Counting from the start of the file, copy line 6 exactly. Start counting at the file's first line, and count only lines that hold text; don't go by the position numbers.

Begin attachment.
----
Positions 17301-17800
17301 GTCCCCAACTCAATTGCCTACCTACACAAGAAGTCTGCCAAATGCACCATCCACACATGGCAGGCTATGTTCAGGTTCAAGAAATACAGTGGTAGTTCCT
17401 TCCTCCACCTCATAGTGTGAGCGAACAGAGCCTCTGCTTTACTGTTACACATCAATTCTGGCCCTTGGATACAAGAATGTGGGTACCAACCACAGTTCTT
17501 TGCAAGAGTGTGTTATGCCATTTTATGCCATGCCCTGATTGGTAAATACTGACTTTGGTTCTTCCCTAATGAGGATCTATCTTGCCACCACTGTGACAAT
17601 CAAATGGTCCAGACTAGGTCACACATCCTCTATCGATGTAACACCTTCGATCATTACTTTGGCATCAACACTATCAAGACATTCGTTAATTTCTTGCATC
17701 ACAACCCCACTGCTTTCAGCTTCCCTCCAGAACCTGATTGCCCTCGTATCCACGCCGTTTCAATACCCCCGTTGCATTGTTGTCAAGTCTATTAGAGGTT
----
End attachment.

17701 ACAACCCCACTGCTTTCAGCTTCCCTCCAGAACCTGATTGCCCTCGTATCCACGCCGTTTCAATACCCCCGTTGCATTGTTGTCAAGTCTATTAGAGGTT